Oct 13, 2009

Vampire tale

Those Twilight novels. Haven't read 'em, but saw the first movie. What a load of rot, eh?

Still, if it gets the kiddlies reading and all that...

Apparently author Stephanie Meyers pumped out those stories as easy as that woman on Brisbane's northside pumps out IVF quadruplets.

I heard this after my friend Keira from Sydney complained on Twitter that she was struggling with writers' block, and would never be able to free-flow-write like Meyers. I replied saying 1) all writers struggle at times and 2) if all Meyers had to do to hook the tweens in was pump out a shitty vampire love story - hell, I could do that!

Now Keira's holding me to it.

There are only three rules for this story: 1) it has to have vampires,  2) it has to have a sickening love story, and 3) it has to be shitty.

So ladies and gentlemen, I present to you Chapter One of my vampire tale...


Majeela Cane was feisty for a 16-year-old, and fluent in both Pigeon English and Esperanto. Her days as a missionary's daughter in the South Pacific paradise of Lolloa Tunga were full of the hustle and bustle of island life climbing coconut trees, fondling dolphins and sticking pigs for ritual cleansing ceremonies.

Methodologism was an offshoot of Free Presbyterianism, and Majeela's mother served the religious needs of a small community three kilometres from the capital Orinda. Nunna-nunnas loved nothing more than hearing Susanna Cane's smooth voice intone the words of Fig's Bible - complete with its explanatory chapter entitled For those conquering the heart as well as the sole.

Majeela's father was long dead: fancying himself as a modern-day Henry Moreton Stanley, he'd disappeared on a trek through the fearsome Melleflua jungle when Majeela was just six. He'd been the one to name her, and always corrected newcomers to Nunna-Nunna on the pronunciation.

"May-eee-la," he'd say, smiling. "It's an island name. It means 'naive but bountiful'."

Majeela liked to think of her father when she was alone, sitting under her favourite palm tree with her leather-bound journal, imagining Stephen Cane patting her gently on the head. She'd watch the azure waves roll gently in towards her, sun glinting off the horizon. Occasionally dark shadows would play across the water of Santoa Bay, giving depth and intrigue to the aquamarine blanket.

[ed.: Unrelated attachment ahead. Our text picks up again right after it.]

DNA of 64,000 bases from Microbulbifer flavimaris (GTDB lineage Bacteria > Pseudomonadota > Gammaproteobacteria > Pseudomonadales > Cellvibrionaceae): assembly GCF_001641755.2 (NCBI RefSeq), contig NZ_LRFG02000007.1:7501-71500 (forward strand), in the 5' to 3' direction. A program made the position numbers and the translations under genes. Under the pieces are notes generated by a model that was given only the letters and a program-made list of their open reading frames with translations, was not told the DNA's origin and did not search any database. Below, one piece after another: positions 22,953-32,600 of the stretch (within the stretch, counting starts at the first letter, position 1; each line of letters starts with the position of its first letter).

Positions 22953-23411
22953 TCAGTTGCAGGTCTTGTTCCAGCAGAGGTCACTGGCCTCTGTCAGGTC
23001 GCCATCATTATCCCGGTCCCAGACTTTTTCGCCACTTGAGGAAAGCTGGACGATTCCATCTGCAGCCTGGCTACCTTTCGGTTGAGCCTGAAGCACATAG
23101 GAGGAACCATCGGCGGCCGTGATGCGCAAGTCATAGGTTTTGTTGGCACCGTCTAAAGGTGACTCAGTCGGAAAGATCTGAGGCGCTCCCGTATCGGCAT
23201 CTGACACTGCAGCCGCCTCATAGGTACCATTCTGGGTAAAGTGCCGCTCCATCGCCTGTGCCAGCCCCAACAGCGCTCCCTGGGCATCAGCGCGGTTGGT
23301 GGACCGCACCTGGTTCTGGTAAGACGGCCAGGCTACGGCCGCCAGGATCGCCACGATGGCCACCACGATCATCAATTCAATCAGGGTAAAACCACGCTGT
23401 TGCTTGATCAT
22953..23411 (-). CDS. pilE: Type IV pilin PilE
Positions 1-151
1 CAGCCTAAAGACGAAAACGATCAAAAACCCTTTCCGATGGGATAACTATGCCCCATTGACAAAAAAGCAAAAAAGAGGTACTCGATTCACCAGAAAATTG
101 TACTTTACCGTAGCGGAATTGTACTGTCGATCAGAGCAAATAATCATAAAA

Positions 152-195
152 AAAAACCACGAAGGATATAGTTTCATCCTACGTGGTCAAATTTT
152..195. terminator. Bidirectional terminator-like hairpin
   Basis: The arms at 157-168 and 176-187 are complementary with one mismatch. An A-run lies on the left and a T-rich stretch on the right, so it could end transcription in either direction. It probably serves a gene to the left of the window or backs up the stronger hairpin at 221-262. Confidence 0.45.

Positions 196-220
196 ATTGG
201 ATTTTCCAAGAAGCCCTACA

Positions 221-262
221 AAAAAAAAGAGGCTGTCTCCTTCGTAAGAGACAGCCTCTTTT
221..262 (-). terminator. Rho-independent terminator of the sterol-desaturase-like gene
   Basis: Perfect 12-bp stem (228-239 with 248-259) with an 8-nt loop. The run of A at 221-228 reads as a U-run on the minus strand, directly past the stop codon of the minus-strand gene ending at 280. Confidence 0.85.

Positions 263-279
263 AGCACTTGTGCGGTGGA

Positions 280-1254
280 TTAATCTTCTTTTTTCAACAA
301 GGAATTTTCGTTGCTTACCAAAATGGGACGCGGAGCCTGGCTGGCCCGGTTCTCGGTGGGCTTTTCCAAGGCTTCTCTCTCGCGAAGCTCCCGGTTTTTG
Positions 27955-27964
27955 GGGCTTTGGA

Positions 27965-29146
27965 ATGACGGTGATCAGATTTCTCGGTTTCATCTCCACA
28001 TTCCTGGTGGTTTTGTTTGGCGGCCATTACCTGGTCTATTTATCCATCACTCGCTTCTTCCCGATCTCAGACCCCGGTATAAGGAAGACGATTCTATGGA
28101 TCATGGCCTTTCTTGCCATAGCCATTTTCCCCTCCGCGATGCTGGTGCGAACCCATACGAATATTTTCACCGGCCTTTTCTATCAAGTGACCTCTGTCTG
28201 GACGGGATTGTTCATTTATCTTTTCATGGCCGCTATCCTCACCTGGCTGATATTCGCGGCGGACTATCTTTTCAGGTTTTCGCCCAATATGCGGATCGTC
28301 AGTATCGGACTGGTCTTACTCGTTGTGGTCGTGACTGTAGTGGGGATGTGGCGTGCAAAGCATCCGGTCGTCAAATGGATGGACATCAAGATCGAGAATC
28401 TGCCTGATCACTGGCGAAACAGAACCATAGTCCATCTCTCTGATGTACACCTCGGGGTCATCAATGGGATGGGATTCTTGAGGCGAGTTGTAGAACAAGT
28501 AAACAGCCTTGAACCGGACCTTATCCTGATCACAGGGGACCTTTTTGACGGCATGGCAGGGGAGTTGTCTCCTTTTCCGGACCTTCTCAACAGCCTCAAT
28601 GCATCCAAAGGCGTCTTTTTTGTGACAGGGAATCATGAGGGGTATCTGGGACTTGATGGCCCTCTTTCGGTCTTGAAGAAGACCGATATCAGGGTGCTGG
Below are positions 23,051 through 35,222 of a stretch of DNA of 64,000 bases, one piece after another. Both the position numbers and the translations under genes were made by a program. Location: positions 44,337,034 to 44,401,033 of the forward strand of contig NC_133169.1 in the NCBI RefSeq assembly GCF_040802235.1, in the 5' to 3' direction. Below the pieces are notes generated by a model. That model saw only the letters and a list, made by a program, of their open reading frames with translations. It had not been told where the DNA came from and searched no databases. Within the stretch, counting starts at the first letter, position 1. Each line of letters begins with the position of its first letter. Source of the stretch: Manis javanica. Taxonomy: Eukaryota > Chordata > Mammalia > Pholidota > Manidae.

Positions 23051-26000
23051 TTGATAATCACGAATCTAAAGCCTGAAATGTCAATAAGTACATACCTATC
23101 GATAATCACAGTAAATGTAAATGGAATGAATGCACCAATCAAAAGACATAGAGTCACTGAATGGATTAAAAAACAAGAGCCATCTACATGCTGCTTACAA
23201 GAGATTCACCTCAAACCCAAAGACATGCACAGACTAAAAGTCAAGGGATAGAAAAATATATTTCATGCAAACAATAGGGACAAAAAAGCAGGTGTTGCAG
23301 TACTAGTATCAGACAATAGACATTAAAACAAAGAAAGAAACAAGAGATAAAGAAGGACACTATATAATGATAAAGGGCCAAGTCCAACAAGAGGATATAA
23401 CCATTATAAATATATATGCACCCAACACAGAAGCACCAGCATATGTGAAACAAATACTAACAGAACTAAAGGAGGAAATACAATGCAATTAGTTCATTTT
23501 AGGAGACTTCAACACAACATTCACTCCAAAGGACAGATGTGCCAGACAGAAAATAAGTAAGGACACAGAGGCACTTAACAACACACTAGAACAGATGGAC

It was a day just like this when Majeela first saw one of the shadows stand up.

The shadow moved towards the beach, pushing against the rollback of waves, cutting a line through the blue. About twenty metres from her, the shadow unfurled its full length upwards, revealing itself to be, in fact, a man. A tall man, with elongated limbs and a toned torso. But not like any other man she'd encountered in over ten years living in Lollua Tunga. This man had light coffee-coloured skin, not the dark chocolate of the Tungans. He also seemed to bear a decoration on his chest a necklace perhaps, or a chain.

As the figure emerged from the water onto the sand, still unaware of Majeela beneath the palm, she realised it was not a decoration, but a tattoo. An image, engraved in skin, of exactly the type of palm leaf she herself was now taking shelter under. Two small, round objects flanked the leaf coconuts.

It was a sight that ate up Majeela's vision and thoughts. Who was this man?

Just then, the tattooed man faced the water and let out an almighty cry. Majeela was familiar with the tribal calls of the Nunna-Nunna, as well as other regional variations. But this too was strange. It sounded like a gurgling bird, a squawk and a purr at the same time. The call was still fading across the sand when more shadows burst upright from the water of Santoa Bay.

Seven or eight more figures waded in to the shore, bearing the same chest markings as the first man. At least three were women they sported a slightly smaller version, with the palm leaf/coconut design emblazoned across their hearts.